Decorative vintage pieces from parents and grandparents homes are now stylish pieces from the 60’s and 70’s that embody nostalgia and family connection. Vintage pieces, particularly related to family heritage, are definitely on trend, be they rehomed from a parents or grandparents home or purchased.
We are also seeing a growing trend to unlock and immortalize holiday memories through culturally saturated artifacts. Covid taking away our personal freedoms was a brutal reminder of how important holiday memories are and how dismal some of the holiday trinkets we may have purchased in the past are in reminding us of wonderful holidays past. Our travel experiences, cultural understanding, appreciation of local cultures, are an important part of our home aesthetic through décor items. Whether it’s a magnificent French ceramic piece that serves to rekindle a wonderful Parisian honeymoon, a bold antique bronze censor that speaks to trekking the Himalaya or stoneware sculpture from Kenya that invokes safari nights listening to distant lions roar, there is definitely a move to replace travel trinketry with heirloom nostalgia pieces.
Is buying artifacts “on trend”?
Exquisite one-of-a-kind luxury artifacts, like artworks, have always been “on-trend” albeit historically it has been the bastion of the older, well-travelled generation. For centuries the well healed and travelled have collected artifacts from countries across the globe. Collecting artifacts once you have the means is about surrounding yourselves with beautiful things and travel memories. Few here would not have at least one artifact collectable be that French Ceramics, Chinese snuff boxes or tribal masks.
Yes there are times when collecting more purist tribal artifacts has labelled collectors eccentric but today eccentricity is a gold star trait.
Having a broad eclectic mix of beautiful art and artifacts remains on trend. What we have noticed though is the younger generation of successful entrepreneurs and business peoples becoming collectors of artifacts. We now regularly have collections practically bought out by single younger collectors keen to surround themselves with timeless heirloom artifacts and fast tracking their collections. Hopefully that is a trend that continues.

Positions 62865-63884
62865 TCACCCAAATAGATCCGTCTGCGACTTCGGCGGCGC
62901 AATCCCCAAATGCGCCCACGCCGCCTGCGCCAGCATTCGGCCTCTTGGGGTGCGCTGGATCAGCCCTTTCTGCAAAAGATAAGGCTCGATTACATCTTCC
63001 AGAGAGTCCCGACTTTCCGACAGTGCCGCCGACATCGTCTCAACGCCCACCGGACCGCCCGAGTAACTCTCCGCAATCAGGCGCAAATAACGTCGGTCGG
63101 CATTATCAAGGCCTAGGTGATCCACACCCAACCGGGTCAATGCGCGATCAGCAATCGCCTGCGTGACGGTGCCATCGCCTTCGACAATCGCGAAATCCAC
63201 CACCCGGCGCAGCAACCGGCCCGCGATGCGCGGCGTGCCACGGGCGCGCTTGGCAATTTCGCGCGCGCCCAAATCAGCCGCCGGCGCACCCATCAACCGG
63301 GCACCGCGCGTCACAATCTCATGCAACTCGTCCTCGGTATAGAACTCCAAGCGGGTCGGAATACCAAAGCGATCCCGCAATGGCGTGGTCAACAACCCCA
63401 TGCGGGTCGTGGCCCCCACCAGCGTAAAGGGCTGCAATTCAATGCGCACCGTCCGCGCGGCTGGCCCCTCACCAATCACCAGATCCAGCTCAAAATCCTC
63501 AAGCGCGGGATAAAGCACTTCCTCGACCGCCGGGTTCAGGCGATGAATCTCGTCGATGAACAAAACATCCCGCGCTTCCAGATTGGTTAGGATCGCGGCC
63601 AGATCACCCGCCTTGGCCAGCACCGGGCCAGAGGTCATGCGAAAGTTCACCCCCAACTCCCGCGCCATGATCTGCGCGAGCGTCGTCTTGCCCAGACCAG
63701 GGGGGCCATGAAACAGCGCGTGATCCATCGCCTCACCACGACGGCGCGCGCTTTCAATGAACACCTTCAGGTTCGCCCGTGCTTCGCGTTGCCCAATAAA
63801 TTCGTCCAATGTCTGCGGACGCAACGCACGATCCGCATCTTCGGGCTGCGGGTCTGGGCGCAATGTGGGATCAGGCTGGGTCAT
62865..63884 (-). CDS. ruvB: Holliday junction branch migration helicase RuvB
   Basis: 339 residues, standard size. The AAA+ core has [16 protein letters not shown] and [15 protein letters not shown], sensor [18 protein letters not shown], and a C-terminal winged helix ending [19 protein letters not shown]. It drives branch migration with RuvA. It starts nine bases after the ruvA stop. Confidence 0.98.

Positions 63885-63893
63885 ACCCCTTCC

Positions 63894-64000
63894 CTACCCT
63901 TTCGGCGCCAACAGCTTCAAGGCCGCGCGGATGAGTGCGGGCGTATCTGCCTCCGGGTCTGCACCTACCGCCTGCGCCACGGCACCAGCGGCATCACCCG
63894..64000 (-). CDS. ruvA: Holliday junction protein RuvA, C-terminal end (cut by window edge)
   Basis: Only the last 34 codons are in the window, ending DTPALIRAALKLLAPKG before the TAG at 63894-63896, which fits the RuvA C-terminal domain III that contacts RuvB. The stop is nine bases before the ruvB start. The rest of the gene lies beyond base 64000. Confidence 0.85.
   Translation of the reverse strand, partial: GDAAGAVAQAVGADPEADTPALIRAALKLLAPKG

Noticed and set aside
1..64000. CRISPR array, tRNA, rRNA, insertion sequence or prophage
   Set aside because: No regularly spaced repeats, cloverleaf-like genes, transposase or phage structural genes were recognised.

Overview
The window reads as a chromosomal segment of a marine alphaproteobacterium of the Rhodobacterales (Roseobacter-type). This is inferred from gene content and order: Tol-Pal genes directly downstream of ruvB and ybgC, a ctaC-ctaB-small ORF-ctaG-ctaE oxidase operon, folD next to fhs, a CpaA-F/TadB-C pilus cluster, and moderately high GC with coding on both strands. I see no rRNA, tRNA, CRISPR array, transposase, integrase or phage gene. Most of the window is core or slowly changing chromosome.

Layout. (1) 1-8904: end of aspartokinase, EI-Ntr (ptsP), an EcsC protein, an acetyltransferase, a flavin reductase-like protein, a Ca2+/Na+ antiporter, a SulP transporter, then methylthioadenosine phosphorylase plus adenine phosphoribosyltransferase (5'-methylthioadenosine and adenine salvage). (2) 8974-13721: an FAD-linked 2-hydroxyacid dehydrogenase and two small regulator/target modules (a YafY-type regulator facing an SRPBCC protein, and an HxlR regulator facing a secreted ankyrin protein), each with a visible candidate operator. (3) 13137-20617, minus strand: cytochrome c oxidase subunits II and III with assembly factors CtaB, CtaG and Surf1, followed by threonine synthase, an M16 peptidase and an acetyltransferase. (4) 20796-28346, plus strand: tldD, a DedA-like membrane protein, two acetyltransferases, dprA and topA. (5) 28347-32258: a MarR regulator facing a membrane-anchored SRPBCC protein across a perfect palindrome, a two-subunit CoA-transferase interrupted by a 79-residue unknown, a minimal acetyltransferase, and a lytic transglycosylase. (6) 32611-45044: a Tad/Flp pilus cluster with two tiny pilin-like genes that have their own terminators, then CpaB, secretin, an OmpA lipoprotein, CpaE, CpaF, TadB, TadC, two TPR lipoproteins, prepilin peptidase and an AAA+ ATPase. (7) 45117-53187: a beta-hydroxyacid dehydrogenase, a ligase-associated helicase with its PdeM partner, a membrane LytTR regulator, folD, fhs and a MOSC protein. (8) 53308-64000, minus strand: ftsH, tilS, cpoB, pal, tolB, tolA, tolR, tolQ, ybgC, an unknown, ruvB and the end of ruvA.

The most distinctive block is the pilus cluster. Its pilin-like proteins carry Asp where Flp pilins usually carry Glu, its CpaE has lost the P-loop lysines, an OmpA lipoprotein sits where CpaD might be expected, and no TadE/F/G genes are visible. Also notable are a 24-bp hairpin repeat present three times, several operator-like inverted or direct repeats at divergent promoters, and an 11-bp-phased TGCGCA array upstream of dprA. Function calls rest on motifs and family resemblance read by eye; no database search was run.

How important is the sustainable aspect of each item you are selling through Insolita?
Every piece on insolita.co is a unique, handmade artisan piece. Pieces that are made by a local in the local town or village in the country were they were found. We send pieces to our customers in handmade recycled timber insolita boxes with recycled paper infill.
Whilst we love our antique and vintage pieces, we always hunt out current master artisans in each country. Supporting grassroots artisans and artists in any country is essential to a vibrant artisan community and in many cases vibrant local communities that rely on the income generated. I can’t tell you how upset and fired up I get when I find completely mass produced foreign trinketry replacing and killing off the beautiful work of local artisans who often times cannot compete.
For instance, how do you help your customers to recognise genuine hand-made ceramics and not industrially manufactured ones?
It is getting harder and harder to tell unique from mass produced. A lot of work goes into making mass produced items look unique. New mass produced items look like old antiques. When you think across art, ceramics, glassware, stoneware, metalwork, woodwork, vintage and antiques, that’s beyond any one person’s expertise. The commercial reality is tourist outlets operating from expensive tourist real estate. The economics simply don’t stack up for them buying and selling unique artifacts. So here are our infallible techniques